Letters are sent out annually to each client inviting them to come in for an annual review meeting. This is an opportunity to determine if any changes are needed and appropriate.

ASSET TRANSFERS:
Titling of assets is basic Estate Planning and if title is not correct, your original intent may be superseded. For example, if Mary titles
her savings account “Mary and Johnny” but her Will states that this account is to be divided equally among all of her children, she has just disinherited her other children because title on the account supersedes the Will (hopefully Johnny will share). Title and beneficiary designations must be carefully coordinated. Our staff coordinates this process for you.

These are some of our most valuable services offered to our clients. Please visit our website at www.schankerhochberg.com for more detail or contact us directly at (631) 424-5400.

Extensive Services at Schanker and Hochberg P.C.

  1. Complimentary Initial Consultations for Estate Planning, Probate and Estate Administration (not for matters of Elder Law or Special Needs Planning)
  2. Complimentary Annual Review meetings for existing clients
  3. Complimentary Family meetings for existing clients
  4. Tax alert services for existing clients

Our main office is housed in an elegantly restored Victorian structure in the heart of Huntington Village. Here, we welcome you and your family into a relaxing, warm setting where we will work together to improve your circumstances and achieve your goals.

To better serve our clients and their families, we also have convenient office locations in Midtown Manhattan and New Jersey; we also offer our services to clientele in Florida.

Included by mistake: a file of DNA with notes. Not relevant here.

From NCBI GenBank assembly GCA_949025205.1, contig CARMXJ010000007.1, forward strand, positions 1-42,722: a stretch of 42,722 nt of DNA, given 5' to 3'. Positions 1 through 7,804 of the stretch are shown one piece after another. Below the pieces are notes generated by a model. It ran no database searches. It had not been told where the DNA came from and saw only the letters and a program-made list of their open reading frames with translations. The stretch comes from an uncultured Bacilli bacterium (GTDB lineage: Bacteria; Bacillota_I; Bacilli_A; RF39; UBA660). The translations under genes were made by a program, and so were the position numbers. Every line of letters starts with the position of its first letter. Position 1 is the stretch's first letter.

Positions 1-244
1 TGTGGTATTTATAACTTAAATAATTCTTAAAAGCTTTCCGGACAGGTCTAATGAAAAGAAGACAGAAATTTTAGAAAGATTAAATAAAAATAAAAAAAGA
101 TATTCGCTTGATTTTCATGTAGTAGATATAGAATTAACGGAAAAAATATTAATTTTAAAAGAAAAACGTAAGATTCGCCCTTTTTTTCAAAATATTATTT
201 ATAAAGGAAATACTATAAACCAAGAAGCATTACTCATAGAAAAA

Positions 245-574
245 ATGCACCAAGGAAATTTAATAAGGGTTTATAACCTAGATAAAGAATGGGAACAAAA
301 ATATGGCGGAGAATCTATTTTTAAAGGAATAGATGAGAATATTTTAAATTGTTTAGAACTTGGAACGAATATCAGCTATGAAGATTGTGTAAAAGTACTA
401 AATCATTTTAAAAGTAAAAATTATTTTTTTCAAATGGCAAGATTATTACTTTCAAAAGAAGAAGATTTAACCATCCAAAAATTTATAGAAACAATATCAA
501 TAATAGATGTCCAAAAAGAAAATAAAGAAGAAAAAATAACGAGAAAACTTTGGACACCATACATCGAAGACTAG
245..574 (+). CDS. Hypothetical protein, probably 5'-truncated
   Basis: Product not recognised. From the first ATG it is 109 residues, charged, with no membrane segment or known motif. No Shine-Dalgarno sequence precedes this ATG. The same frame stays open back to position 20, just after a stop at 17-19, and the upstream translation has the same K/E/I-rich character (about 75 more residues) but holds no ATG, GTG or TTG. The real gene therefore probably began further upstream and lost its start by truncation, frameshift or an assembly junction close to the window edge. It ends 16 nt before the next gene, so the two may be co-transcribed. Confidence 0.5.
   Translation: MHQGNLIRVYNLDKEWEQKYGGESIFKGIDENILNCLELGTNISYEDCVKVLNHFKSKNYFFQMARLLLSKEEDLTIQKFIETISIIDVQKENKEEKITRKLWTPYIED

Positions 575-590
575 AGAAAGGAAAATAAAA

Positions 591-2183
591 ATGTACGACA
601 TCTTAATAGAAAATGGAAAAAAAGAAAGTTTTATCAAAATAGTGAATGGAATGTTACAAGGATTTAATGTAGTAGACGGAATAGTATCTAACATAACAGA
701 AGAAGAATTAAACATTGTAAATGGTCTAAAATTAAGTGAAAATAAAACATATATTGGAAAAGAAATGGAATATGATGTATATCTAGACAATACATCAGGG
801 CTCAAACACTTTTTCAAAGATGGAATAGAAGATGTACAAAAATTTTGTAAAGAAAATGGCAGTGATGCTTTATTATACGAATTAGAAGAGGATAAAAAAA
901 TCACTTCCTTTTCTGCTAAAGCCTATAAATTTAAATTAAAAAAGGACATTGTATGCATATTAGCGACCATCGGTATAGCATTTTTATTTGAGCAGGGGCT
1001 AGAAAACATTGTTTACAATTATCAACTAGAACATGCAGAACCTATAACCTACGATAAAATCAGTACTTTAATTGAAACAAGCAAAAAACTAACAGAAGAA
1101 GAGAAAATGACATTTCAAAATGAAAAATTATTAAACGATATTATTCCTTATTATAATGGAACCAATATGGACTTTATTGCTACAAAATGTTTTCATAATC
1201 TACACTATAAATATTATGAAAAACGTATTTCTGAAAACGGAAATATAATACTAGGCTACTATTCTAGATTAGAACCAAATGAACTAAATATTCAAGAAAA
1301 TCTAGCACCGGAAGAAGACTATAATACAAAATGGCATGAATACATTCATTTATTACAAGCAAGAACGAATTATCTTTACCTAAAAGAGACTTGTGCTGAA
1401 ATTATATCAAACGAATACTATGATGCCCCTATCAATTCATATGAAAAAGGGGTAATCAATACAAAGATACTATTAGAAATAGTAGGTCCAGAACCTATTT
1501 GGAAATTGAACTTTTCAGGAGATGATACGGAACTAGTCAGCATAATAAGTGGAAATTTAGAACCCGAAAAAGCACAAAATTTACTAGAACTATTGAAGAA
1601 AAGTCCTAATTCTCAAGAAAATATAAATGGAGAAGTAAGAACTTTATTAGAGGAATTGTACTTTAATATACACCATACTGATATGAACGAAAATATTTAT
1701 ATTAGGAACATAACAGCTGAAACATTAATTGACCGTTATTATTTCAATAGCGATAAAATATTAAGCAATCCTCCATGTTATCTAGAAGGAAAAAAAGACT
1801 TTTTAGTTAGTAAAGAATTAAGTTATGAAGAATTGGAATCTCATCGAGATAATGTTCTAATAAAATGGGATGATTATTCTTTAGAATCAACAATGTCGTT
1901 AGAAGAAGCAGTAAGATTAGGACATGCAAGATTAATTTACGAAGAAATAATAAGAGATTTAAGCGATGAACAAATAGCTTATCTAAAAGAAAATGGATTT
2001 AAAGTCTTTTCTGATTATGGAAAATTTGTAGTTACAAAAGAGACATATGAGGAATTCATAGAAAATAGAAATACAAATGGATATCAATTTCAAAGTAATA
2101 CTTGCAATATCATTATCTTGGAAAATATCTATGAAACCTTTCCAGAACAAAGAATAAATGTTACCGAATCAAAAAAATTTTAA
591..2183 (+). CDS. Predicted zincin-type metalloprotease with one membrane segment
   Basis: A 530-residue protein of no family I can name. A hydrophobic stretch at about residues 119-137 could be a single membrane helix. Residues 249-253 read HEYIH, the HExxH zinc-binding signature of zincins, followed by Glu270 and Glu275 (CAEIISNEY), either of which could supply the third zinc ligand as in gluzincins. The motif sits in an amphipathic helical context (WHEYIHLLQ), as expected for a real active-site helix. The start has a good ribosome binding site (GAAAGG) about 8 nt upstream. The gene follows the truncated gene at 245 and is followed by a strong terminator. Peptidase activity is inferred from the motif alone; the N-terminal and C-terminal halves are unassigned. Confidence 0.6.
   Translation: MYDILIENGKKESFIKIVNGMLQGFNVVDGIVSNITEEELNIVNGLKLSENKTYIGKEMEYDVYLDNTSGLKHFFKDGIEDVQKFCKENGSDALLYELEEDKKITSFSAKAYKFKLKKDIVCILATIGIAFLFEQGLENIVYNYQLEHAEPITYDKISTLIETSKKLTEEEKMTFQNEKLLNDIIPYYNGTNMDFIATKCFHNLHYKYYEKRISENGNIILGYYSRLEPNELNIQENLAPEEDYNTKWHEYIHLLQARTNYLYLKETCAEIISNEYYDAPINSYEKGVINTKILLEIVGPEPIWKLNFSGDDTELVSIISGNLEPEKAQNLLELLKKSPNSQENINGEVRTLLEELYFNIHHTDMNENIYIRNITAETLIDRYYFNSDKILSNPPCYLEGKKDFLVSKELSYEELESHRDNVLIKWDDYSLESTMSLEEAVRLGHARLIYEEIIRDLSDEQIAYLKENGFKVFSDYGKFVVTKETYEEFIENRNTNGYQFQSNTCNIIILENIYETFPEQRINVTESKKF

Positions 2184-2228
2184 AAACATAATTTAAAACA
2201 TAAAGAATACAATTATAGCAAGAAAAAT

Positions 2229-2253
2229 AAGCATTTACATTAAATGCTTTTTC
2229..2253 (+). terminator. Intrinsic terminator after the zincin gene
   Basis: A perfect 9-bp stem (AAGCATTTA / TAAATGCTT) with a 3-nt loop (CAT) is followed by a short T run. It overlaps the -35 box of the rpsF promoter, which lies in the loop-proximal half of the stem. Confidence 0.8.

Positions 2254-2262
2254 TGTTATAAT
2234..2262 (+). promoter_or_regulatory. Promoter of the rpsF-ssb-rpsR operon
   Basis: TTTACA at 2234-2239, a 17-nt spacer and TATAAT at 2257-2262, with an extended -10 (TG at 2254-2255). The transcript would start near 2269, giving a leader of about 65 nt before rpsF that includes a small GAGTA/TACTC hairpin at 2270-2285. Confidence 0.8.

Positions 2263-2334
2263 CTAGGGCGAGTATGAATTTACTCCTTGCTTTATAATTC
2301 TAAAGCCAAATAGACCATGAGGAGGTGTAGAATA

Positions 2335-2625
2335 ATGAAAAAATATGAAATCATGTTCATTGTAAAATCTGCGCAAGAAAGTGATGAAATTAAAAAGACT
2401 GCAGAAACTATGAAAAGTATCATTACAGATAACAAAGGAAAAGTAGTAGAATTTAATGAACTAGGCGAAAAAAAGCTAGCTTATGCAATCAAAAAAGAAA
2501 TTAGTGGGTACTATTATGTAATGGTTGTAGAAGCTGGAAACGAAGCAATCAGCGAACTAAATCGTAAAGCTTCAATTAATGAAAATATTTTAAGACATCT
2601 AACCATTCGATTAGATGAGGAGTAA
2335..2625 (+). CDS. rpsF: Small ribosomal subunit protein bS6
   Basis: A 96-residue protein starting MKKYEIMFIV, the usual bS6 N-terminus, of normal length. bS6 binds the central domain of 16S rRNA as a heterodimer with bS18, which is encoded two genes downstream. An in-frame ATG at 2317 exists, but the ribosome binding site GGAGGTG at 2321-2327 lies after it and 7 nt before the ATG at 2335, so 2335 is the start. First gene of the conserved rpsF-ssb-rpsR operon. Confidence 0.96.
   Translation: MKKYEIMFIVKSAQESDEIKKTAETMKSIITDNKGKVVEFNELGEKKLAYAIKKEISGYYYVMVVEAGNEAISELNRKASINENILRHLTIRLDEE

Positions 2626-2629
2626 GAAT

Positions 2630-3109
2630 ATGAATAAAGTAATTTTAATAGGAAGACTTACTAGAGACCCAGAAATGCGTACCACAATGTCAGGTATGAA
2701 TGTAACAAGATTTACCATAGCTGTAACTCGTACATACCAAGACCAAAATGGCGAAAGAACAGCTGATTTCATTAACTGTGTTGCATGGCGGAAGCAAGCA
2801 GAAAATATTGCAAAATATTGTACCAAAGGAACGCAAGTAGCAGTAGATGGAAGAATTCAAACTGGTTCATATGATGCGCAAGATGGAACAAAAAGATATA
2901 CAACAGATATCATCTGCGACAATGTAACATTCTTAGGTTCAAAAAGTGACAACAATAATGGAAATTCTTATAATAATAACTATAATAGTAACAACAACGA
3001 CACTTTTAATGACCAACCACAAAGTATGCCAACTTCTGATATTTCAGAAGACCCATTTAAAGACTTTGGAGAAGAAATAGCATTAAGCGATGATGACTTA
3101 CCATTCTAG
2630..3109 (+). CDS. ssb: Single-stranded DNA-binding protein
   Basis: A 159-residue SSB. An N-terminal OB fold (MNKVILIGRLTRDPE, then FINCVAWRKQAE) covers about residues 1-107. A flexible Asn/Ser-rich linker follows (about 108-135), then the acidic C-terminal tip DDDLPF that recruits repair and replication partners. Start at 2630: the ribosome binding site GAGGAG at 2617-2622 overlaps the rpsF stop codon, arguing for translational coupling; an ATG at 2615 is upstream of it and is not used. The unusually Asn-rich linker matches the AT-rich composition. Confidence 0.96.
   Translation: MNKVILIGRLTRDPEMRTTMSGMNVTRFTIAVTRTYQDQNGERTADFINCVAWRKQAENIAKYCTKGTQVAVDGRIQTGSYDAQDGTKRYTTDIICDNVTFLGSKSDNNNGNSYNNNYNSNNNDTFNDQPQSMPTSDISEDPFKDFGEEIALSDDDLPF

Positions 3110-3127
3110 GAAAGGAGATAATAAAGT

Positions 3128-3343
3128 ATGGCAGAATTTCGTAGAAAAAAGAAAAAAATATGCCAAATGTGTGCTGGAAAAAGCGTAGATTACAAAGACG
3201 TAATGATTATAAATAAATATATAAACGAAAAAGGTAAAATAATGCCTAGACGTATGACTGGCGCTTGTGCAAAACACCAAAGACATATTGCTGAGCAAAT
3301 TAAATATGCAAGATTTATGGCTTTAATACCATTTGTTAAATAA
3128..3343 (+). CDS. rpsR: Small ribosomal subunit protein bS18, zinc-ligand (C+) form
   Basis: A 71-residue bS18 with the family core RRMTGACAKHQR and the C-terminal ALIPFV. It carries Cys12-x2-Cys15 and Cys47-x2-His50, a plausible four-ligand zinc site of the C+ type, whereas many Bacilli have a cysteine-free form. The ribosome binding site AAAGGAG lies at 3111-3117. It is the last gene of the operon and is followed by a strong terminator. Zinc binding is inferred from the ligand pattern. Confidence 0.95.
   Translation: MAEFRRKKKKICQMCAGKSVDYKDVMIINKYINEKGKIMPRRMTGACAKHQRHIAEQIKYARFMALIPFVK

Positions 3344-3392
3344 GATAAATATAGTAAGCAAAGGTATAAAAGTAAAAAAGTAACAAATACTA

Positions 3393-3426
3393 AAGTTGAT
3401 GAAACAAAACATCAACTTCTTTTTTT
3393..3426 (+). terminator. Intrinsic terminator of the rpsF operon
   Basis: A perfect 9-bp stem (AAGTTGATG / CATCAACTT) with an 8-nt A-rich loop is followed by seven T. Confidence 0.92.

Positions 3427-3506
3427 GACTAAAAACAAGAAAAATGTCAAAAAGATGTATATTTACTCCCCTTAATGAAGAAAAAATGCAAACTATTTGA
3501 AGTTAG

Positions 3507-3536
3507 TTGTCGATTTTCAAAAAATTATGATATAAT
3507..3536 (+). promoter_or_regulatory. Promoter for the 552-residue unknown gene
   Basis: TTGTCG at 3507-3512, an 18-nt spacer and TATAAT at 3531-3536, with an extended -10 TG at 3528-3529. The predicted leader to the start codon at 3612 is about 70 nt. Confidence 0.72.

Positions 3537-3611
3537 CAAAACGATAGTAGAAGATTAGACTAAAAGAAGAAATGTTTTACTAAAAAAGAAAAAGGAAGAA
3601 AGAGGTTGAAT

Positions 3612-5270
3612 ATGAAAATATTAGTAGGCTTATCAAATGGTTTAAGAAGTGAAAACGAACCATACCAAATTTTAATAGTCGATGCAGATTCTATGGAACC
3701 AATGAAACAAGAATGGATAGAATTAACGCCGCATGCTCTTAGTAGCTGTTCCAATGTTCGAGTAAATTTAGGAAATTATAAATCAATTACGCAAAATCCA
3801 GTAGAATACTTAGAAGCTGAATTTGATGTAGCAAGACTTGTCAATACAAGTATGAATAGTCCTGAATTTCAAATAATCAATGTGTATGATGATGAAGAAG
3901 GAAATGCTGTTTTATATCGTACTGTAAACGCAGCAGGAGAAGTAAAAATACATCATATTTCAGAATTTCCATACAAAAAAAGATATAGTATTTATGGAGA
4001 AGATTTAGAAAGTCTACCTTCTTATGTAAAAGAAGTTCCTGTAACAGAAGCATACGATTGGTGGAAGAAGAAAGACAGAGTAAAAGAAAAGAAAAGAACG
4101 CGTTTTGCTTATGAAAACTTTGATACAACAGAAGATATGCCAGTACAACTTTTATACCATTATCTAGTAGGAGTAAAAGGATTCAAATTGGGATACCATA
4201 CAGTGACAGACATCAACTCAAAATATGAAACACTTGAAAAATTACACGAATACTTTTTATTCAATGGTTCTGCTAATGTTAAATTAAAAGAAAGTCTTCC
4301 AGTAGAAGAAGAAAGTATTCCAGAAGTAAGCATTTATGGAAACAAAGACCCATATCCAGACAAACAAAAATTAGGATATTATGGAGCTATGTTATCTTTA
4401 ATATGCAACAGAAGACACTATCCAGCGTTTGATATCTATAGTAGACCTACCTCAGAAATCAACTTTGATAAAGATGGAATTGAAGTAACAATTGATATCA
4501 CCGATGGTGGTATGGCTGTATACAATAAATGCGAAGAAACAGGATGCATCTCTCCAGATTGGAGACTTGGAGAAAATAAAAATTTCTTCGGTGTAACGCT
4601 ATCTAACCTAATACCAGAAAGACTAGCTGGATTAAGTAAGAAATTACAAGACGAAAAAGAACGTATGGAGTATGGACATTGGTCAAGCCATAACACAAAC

GENERAL DISCLAIMER: While we hope this newsletter provides useful information, please know that this newsletter does not predict or guarantee the outcome or result in any particular situation and no attorney-client relationship exists or is established as a result of this newsletter or its receipt.

© Copyright 2015, SCHANKER AND HOCHBERG, P.C. All rights reserved. All materials, content and forms contained in this newsletter are the intellectual property of SCHANKER AND HOCHBERG, P.C. and may not be copied, reproduced, distributed or displayed without SCHANKER AND HOCHBERG, P.C.’s express written permission.

Highlighted S&H Attorney:
R. Mark Hochberg, Esq. (Partner)

R. Mark Hochberg received a Bachelor’s degree in Economics from Rutgers University, a law degree from Brooklyn Law School and a graduate law degree with a concentration in estate planning and taxation from the University of Miami Law School. Mr. Hochberg is a member of the New York, New Jersey and Florida Bars and is
admitted to practice before the United States Tax Court and the Supreme Court of the United States.

Mr. Hochberg has lectured and written extensively on estate planning topics. He was an adjunct instructor at Adelphi University for a ten year period of time and he is a former columnist for Financial World Magazine, where he wrote a monthly column on a wide range of issues dealing with personal and estate planning. Mr. Hochberg has been interviewed in the New York Times and other prominent publications and has written articles for The Tax Advisor and The CPA Journal.

His patient and understanding manner is well-suited for the field he has chosen: “I enjoy working with and helping people. This area of the law is not detached and impersonal as some other specialties are. Estate planning is a cooperative process; it is not confrontational in nature.”

Mr. Hochberg resides in Plainview, New York with his wife, a financial consultant.
mark@schankerhochberg.com